Under strong pressure from these corporations, the Malaysian government changed its position and announced that it would allow only in-house unions in the electronics industry. Without government support and with active and hostile opposition from the companies, efforts to build a national union to protect workers in the electronics plants are achieving little success.

Even the in-house unions which the government has allowed face opposition from the industry. The management at what was formerly RCA Electronics Pte. Ltd., now called Harris Corporation (RCA and Harris merged in July, 1989), blocked every attempt the workers made to form a pro tem committee. RCA management continues to use intimidation and other scare tactics to obstruct organizing. There is still no formal union and the management has refused to recognize the pro tem committee that the workers have elected.

In spite of the militant anti-union behavior on the part of the electronics industry, G. Rajasegaran said in July that the workers have not given up on the idea of a national union. MTUC has begun a concerted campaign to educate and organize the workers to prepare them for the struggle ahead. "We have not lost yet. We and the workers have to put pressure on the government," he said. The MTUC organized a one day seminar in Kuala Lumpur for workers from all 80 electronics companies operating in Malaysia to discuss strategies and tactics for forming a union for all 85,000 electronics workers in the country. "International organizations and world trade unions could help by putting pressure on the Malaysian government," said G. Rajasegaran, "but ultimately success or failure will depend on the workers themselves."

When the legalization of unions was first announced in September 1988, about 250 delegates from 19 companies met and announced the formation of a seven member NEW pro tem committee. Of the seven, four are women: vice-president Noraini Hayati Mohamad Radzi, a production operator, treasurer K. Kandymady, also a production operator and two others. There are 22 members in the main NEW committee, 16 of whom are women.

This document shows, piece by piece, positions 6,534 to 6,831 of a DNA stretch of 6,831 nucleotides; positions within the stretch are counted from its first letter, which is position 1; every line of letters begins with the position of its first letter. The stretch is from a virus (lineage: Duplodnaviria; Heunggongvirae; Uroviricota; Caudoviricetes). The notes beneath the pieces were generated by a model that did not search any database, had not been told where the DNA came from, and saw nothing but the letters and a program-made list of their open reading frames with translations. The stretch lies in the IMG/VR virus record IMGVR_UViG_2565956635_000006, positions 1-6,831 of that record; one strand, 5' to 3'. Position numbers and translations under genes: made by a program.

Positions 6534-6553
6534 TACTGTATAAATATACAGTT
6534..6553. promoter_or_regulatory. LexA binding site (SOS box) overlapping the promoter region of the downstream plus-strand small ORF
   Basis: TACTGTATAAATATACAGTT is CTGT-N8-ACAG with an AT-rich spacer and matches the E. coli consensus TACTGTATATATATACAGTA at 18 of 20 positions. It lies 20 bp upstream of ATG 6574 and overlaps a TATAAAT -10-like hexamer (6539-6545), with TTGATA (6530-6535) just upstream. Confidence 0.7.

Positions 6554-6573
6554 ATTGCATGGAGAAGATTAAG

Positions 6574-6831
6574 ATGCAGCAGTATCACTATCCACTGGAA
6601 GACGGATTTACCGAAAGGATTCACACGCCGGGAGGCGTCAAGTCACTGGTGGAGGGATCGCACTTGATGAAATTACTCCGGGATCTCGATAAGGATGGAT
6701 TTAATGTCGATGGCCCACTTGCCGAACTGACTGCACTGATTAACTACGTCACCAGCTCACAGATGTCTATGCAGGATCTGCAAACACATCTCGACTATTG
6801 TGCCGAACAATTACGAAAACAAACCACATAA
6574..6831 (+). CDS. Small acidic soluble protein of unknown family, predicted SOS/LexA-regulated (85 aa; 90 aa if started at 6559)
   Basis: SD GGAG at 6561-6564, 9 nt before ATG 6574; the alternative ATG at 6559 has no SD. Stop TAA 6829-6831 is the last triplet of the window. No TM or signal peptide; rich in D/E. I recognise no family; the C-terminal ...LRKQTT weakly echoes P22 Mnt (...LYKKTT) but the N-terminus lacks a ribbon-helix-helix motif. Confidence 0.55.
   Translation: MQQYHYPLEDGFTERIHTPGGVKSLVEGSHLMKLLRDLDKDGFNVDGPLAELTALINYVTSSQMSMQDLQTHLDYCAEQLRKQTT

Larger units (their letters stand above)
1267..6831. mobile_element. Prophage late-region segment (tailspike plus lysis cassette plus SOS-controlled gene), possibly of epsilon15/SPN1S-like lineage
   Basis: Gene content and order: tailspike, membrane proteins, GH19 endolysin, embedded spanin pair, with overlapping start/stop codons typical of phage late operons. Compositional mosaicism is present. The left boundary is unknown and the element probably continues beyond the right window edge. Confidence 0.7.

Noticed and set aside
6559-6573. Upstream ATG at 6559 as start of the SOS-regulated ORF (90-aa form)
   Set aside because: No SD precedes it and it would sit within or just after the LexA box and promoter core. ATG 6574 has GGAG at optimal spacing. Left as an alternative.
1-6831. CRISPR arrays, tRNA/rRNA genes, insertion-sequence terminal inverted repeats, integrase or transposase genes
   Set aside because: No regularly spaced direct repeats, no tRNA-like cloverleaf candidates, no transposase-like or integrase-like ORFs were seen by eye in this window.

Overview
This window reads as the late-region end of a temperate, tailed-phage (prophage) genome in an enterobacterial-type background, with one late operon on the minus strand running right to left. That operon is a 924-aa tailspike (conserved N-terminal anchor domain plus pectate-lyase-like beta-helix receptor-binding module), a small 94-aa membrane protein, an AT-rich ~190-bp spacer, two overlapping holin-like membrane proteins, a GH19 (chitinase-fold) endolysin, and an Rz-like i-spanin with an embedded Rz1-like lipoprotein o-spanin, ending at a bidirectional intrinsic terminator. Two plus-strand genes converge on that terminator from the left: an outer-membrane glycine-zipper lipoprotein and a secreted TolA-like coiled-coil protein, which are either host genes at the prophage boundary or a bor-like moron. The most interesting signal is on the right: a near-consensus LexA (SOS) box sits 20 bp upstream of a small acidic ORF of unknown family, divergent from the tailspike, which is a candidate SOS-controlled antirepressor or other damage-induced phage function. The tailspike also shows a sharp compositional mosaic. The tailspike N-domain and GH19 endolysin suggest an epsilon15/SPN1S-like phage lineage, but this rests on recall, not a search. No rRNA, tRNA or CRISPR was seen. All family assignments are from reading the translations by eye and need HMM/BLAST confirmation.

The president of the NEW pro tem committee, however, is Haji Yussoff Jais and its secretary is M. Thagarajan, both males. When asked to explain this G. Rajasegaran said the delegates, almost all women themselves, elected Haji Yussoff even though there had also been a woman worker running for the post. "I think they preferred Haji Yussoff who happened to be a male," said G. Rajasegaran. He added that the workers may have "thought he would bang the table and fight for their rights more effectively with the male-dominated management."

Asked about the status of the women workers' fight for their rights, treasurer Kandymady said, "Many of the workers are unaware of their rights because the companies don't allow them to organize and discuss such matters." She said that in the highly-regulated life of a plant worker, there is little opportunity to talk about grievances. This is, in large part, a result of the way that the corporations structure the workers' time. Kandymady said workers are ferried by the company to and from the workplace in order to reduce the possibility of interaction with outsiders and union leaders. "Company executives organize sports, picnic and fashion activities but never union [meetings] or events related to workers' rights and problems. We don't get to discuss how to improve wages and better working conditions," she says. "These subjects are taboo and can get a worker transferred or even dismissed under many pretexts."

NEW vice president Noraini Hayati echoed Kandymady's views, as did Maimun, 24, who is a production worker at Monsanto. Maimun says that since she became involved with NEW her life in the company has been difficult. "I am treated as a dangerous person by the management and am closely watched. Even some workers refuse to associate with me for fear of management harassment," she added. The formation of the NEW pro tem committee has given women workers the first opportunity to discuss their work problems. "Now the committee meets regularly and discusses ways and means of furthering our cause," said Kandymady.